Take a ride around Hikone

Though this market is only held once a year in early June, riding around Hanashoubu dori, and the streets branching off from it, you can forget for a moment that you’re in modern Japan.

Hikone is a city with nooks. Left largely intact by WW2, Hikone-jo is one of Japan’s four remaining original castles (the other’s being Matsue, Matsumoto and Inuyama castles), surrounded by a grid of narrow streets and Japanese style houses of stained wood. While Hikone isn’t a large city, biking tourists will get to enjoy more of its character, unusual shops and tucked away shrines, than on foot would allow. Luckily, a local NPO, Gokan Seikatsu, provides bike rentals, everyday from 9am til 5pm near the station as well as bike-taxis around the castle for those either exhausted by all the history around them, or who just want to relax and let someone else do the pedaling for a while.

Yagi-san showing off some of the possible bikes to rent

Gokan Seikatsu is a six year old NPO with a mission to promote cycling. At their rental office near Hikone station, mountain bikes and road bikes can be rented for 600 yen a day, 300 yen for a half day (3.5 hours) or 500 a day if renting over two or more days. Electric bikes are also available for 800 yen a day, 600 yen half or 700 yen concurrent. There are maps available with proposed cycling routes and suggestions for short, long or seasonally recommended trips.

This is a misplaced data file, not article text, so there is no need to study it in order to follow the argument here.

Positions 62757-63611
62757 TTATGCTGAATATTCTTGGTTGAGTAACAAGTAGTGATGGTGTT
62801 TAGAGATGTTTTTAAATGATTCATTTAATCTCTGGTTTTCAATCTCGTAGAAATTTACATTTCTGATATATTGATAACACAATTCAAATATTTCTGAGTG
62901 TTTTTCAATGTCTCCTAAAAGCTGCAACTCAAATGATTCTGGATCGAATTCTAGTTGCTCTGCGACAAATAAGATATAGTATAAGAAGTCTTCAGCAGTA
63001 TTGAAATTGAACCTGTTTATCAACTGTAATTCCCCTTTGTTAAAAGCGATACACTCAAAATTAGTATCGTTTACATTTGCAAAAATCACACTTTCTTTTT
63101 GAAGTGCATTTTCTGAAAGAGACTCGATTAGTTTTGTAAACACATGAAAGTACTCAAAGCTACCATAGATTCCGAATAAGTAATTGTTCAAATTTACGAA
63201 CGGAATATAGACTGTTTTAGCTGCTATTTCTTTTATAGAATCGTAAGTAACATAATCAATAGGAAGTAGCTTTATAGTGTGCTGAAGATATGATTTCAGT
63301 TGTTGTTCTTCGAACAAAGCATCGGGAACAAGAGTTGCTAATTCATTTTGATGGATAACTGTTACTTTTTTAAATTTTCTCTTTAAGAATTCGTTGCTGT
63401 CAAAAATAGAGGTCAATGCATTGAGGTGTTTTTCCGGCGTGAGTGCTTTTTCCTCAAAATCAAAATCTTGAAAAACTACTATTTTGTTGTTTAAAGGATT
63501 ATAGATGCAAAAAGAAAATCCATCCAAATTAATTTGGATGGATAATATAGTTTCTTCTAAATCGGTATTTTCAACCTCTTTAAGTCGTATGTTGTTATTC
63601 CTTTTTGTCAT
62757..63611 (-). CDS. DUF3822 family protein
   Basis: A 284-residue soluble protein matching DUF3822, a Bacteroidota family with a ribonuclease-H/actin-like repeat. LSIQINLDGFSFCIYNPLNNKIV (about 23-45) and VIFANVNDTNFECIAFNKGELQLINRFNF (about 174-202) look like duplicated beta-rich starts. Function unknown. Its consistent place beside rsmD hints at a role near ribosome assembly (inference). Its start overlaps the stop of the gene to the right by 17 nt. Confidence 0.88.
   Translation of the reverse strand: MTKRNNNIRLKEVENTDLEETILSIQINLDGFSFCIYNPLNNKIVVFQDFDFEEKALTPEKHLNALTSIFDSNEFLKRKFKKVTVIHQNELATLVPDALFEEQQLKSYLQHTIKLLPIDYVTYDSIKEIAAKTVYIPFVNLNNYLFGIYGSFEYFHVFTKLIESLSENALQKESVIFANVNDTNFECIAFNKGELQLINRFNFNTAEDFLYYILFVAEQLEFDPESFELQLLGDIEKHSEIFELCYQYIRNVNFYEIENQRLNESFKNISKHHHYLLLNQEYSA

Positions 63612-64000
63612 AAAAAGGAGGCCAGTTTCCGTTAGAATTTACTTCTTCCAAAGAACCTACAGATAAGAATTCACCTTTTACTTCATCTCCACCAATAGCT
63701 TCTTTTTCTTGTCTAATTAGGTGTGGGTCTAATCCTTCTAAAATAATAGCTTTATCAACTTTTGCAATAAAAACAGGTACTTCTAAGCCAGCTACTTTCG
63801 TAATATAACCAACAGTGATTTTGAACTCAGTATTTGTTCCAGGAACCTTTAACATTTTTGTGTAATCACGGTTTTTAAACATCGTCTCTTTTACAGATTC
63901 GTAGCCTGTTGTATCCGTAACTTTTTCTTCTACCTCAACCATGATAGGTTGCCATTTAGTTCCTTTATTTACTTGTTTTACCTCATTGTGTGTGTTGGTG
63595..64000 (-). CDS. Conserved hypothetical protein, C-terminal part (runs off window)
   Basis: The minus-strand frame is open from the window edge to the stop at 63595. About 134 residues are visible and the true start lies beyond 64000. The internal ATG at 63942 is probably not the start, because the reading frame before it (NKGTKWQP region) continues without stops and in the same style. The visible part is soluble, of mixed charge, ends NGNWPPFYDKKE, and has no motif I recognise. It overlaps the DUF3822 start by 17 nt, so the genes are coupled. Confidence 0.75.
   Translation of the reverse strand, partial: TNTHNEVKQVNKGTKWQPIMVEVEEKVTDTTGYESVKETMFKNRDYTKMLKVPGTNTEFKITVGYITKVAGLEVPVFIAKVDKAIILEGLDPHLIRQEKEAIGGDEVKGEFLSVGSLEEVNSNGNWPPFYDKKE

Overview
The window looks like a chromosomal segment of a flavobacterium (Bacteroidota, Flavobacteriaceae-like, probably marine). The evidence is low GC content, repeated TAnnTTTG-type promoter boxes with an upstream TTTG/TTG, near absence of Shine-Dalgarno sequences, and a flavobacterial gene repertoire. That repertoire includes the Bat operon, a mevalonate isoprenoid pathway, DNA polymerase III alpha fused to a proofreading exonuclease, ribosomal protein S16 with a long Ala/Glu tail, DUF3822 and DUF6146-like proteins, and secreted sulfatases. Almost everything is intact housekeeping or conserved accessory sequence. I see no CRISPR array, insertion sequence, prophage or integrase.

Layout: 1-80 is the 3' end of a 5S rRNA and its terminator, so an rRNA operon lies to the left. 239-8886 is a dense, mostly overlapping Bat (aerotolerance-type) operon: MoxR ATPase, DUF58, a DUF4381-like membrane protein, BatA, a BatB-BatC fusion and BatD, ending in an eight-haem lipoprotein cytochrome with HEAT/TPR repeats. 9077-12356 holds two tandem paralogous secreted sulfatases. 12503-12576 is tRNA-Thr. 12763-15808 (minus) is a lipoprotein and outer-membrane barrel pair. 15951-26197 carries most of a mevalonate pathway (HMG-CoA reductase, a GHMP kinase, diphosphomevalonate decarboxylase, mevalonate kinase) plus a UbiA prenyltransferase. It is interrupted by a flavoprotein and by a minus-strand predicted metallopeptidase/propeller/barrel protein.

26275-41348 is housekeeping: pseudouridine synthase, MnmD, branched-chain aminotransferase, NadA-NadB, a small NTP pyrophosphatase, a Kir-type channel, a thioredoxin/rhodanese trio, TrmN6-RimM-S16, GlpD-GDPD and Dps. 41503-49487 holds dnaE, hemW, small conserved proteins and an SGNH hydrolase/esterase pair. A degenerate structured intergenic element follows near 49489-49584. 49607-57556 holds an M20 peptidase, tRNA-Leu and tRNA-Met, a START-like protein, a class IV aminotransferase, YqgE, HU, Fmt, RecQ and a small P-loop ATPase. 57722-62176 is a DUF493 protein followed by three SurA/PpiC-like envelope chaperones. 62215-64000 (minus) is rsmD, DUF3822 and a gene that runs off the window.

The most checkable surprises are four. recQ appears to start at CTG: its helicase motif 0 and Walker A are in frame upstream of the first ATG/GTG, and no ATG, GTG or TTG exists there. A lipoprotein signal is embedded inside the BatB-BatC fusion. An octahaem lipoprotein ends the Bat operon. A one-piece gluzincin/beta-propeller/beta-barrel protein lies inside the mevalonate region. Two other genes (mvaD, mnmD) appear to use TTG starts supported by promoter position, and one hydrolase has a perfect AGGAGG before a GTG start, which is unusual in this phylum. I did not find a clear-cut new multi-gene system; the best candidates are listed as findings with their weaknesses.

Closer to the castle, and more frequently on weekends, tourists can find the famous bicycle taxis making their rounds. A 20 minute trip around Hikone-jo, in either the reconditioned rickshaws, or a sleek German-built machine, costs 1000 yen. All the drivers are very friendly and love their history and their bikes. One driver, now full-time, moved across country in order to secure a part-time position.

One of the full-time bike-taxi men: Tanaka-san loves his job.

Whether you bring your own bike, or rent one through Gokan Seikatsu, Hikone is a city that yields up its charm and secrets readily to a rider. As I said, it’s not a big city, so don’t be surprised if you head in the one direction for a short distance and end up in rice-paddocks (it happened to me). It’s a place to stop often, check any interesting looking shrine (and there are heaps), take random turns down small streets, meander, take stacks of photos, and then easily find your way home again.